National Biscuit Company, Petitioner, v. Federal Trade Commission, Respondent, 400 F.2d 270 (5th Cir. 1968)Annotate this Case
Henry B. Troutman, Jr., Atlanta, Ga., Peter B. Archie, J. Randolph Wilson, Washington, D. C., Troutman, Sams, Schroder & Lockerman, Atlanta, Ga., for petitioner.
J. B. Truly, Asst. Gen. Counsel, Fed. Trade Comm., Thomas F. Howder, Atty., Fed. Trade Comm., Washington, D. C., James McI. Henderson, Gen. Counsel, Gerald J. Thain, Henry M. Banta, Jr., Attys., for the Federal Trade Commission.
Before WISDOM and COLEMAN, Circuit Judges, and RUBIN, District Judge.
WISDOM, Circuit Judge:
The National Biscuit Company (Nabisco) brings this petition to review and set aside a 1954 modification order of the Federal Trade Commission, the FTC having commenced enforcement proceedings under that order in 1967. The Commission asks for affirmance of the order and that enforcement proceedings be allowed to proceed.1
The threshold issue, acknowledged by both parties, concerns the Commission's cease and desist order entered against Nabisco in 1944 following negotiations between representatives of both parties. Nabisco argues that this order resulted from a consent settlement. The Commission denies this. The other legal issues presented by the petition have, as a starting point, the assumption that the 1944 order is or is not a consent order. Yet the facts necessary for resolution of this threshold issue have never been developed in a hearing before the Commission. They should be. We therefore remand this proceeding to the Federal Trade Commission to permit both parties to adduce evidence concerning the facts which brought about the 1944 cease and desist order. The Commission has never ruled on whether the original order was a consent order, despite Nabisco's specific requests in 1954 and again in 1967 that it do so. Nabisco is entitled to its day in court, but first in an FTC hearing — not merely through briefs and oral argument in the Court of Appeals.
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July 20, 1943, the FTC issued its complaint charging that Nabisco had discriminated in price by selling packaged bakery food products of like grade and quality to some of its customers at higher prices than it sold to other customers competing in the resale of the products, in violation of section 2(a) of the Clayton Act, as amended by the Robinson-Patman Act (15 U.S.C. § 13(a)). Specifically, the complaint challenged Nabisco's use of its quantity discount schedule consisting of two series of graduated discounts, geared to total monthly purchases of a customer and to average monthly purchases per store. September 25, 1943, Nabisco filed its answer denying the charges and asserting that its price differentials were cost-justified under the section 2(a) proviso and were were made in good faith under section 2(b) to meet equally low prices arising from the use of the same or similar systems of discounts offered by competitors.
During the fall of 1943, the parties held settlement discussions. Nabisco's General Counsel, Sales Vice President, and Comptroller on one side, the Commission's Trial Attorney and Chief Accountant on the other side participated in these. Eventually the participants agreed on a settlement. An arrangement was prepared, consisting of (1) a specific form of á cease and desist order, (2) a stipulation as to the facts, and (3) a revised discount schedule. Although the stipulation contained no suggestion that it was contingent on the adoption of the order agreed upon, Nabisco has constantly asserted that it signed the stipulation solely to implement the particular agreed-upon consent settlement arrangement.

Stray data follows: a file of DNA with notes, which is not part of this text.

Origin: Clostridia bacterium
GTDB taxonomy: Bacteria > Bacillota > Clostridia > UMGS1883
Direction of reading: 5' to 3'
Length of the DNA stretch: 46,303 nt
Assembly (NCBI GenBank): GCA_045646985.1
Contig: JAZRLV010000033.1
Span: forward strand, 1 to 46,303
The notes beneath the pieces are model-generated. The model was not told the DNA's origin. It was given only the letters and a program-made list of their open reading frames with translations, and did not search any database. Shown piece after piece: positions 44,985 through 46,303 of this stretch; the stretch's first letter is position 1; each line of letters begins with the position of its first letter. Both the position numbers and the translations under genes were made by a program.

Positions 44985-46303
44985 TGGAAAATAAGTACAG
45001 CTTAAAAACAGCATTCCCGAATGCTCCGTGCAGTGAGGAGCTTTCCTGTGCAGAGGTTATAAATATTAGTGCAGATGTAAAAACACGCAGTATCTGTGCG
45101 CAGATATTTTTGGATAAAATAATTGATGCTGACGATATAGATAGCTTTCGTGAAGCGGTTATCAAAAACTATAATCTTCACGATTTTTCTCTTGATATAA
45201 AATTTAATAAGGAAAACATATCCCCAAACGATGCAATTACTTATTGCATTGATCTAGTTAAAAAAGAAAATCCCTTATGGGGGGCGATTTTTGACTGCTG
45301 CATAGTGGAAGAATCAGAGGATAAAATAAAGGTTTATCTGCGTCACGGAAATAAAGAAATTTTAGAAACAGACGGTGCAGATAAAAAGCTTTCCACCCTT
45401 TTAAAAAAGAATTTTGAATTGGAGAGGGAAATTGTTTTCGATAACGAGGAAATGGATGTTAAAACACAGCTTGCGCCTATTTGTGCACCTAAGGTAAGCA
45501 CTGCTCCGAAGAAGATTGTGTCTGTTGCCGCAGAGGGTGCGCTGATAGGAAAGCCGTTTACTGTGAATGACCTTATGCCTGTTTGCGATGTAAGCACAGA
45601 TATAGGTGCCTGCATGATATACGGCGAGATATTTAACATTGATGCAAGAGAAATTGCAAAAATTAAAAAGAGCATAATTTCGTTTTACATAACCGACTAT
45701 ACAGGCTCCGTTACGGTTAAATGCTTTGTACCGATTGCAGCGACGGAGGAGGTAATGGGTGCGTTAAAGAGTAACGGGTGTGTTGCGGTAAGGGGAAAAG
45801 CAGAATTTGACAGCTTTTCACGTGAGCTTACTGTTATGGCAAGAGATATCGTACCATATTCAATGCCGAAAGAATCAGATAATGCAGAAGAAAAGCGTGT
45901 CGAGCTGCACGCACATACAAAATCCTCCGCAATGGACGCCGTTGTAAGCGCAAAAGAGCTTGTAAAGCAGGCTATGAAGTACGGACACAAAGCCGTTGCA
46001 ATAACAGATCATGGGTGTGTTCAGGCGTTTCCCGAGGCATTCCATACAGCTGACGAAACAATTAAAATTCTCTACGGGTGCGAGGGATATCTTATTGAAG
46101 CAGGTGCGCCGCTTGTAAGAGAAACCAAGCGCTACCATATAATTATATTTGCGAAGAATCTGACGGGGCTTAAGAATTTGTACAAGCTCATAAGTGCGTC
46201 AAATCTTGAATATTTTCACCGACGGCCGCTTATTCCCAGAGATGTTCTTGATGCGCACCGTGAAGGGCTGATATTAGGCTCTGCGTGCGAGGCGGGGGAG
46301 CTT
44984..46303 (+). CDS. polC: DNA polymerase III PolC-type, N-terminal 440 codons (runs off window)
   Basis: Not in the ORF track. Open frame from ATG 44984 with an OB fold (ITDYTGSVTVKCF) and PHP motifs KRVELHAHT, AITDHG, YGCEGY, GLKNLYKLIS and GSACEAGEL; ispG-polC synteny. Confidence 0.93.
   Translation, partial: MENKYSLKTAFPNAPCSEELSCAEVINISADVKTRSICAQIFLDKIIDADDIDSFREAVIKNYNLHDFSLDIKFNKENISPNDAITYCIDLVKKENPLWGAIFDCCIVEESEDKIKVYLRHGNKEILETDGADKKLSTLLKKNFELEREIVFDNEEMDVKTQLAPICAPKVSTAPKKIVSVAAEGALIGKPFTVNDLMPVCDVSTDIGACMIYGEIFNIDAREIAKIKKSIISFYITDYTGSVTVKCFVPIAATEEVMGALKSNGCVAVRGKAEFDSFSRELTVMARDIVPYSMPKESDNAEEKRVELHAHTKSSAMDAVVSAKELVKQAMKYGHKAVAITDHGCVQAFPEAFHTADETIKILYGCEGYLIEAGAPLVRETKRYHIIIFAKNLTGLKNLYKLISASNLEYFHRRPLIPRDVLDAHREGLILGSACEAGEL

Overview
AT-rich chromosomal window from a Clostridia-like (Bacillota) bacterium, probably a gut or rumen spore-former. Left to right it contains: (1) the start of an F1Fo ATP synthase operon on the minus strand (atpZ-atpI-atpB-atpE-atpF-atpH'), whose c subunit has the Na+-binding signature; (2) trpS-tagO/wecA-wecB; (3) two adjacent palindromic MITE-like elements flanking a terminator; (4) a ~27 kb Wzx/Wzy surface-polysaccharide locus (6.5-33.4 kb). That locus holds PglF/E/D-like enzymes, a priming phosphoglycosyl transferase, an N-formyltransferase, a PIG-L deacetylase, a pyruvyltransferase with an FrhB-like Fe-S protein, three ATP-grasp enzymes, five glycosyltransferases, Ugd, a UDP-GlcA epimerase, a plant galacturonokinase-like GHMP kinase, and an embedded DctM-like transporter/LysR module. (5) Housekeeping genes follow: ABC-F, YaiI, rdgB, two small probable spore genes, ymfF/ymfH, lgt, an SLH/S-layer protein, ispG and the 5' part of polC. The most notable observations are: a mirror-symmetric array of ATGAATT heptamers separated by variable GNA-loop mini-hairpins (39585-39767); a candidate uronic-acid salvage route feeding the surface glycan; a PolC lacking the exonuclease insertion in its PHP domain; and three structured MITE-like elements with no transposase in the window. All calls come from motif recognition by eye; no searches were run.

February 23, 1944, the Commission issued its findings of facts and an order, both of which conformed with the agreed settlement arrangement. The third paragraph of the order provided that Nabisco was prohibited
From otherwise discriminating in price between purchasers of bakery packaged food products of like grade and quality, in any manner or degree substantially similar to the manner and degree of the discriminations referred to in paragraph four of the aforesaid findings as to the facts; or in any other manner resulting in price discriminations substantially equal in amount to the aforesaid discriminations except as permitted by Section 2 of the Clayton Act as amended.
Within three weeks of the issuance of the order, Nabisco filed a compliance report, assuring the Commission that the settlement discount schedule had been made operational. The Commission received and filed this report. This ended the matter for over four years.
In 1948, the Commission questioned whether Nabisco's discount schedule could be cost-justified. A divergence of views then arose over the extent to which the question of competitive injury could be taken into account in assessing whether the disputed price differentials violated the FTC order. The Commission apparently felt, however, that its positions could not be sustained under the 1944 order as issued. As specified in the Commission's brief,
A close examination of the 1944 order revealed structural defects which could well preclude effective judicial resolution of the issues. Paragraph 3 of the order contained two ambiguities: (1) the phrase "except as permitted by Section 2 of the Clayton Act as amended" raised doubts as to whether Nabisco was being permitted to interpose statutory defenses in an order-enforcement proceeding regarding matters already "litigated" or waived in connection with the original disposition of the complaint * * *; and (2) the language "in any manner or degree substantially similar to the manner and degree of the discriminations referred to in paragraph four of the aforesaid findings" raised practical questions of proof in an enforcement proceeding as to whether a subsequent violation was "substantially similar" in "manner or degree" to the original violation.
Nabisco suggested that the Commission hold a hearing to determine whether the original 1944 order precluded price differentials having no adverse competitive effect. Instead, the Commission filed a motion to "Reopen and Modify" the cease and desist order, to make the 1944 order "clearer and more enforceable".